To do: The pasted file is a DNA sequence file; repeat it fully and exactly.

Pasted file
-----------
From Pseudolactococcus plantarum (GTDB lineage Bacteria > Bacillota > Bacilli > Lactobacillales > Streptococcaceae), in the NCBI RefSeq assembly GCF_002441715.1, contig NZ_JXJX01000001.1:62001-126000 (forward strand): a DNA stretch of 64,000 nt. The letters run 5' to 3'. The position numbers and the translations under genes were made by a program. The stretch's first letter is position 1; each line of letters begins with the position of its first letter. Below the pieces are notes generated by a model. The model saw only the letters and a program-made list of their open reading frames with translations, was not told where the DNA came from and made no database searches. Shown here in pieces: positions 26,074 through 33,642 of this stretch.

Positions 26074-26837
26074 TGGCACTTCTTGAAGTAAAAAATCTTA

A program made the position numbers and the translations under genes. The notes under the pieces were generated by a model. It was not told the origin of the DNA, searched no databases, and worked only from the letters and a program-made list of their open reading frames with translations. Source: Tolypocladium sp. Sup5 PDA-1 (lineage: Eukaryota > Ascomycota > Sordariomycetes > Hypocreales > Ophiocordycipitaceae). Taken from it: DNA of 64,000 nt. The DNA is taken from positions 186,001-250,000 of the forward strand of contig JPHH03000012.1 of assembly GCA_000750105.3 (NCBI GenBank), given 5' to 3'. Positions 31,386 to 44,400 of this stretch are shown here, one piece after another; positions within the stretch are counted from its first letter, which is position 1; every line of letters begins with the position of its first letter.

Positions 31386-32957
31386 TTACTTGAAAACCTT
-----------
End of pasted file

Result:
From Pseudolactococcus plantarum (GTDB lineage Bacteria > Bacillota > Bacilli > Lactobacillales > Streptococcaceae), in the NCBI RefSeq assembly GCF_002441715.1, contig NZ_JXJX01000001.1:62001-126000 (forward strand): a DNA stretch of 64,000 nt. The letters run 5' to 3'. The position numbers and the translations under genes were made by a program. The stretch's first letter is position 1; each line of letters begins with the position of its first letter. Below the pieces are notes generated by a model. The model saw only the letters and a program-made list of their open reading frames with translations, was not told where the DNA came from and made no database searches. Shown here in pieces: positions 26,074 through 33,642 of this stretch.

Positions 26074-26837
26074 TGGCACTTCTTGAAGTAAAAAATCTTA

A program made the position numbers and the translations under genes. The notes under the pieces were generated by a model. It was not told the origin of the DNA, searched no databases, and worked only from the letters and a program-made list of their open reading frames with translations. Source: Tolypocladium sp. Sup5 PDA-1 (lineage: Eukaryota > Ascomycota > Sordariomycetes > Hypocreales > Ophiocordycipitaceae). Taken from it: DNA of 64,000 nt. The DNA is taken from positions 186,001-250,000 of the forward strand of contig JPHH03000012.1 of assembly GCA_000750105.3 (NCBI GenBank), given 5' to 3'. Positions 31,386 to 44,400 of this stretch are shown here, one piece after another; positions within the stretch are counted from its first letter, which is position 1; every line of letters begins with the position of its first letter.

Positions 31386-32957
31386 TTACTTGAAAACCTT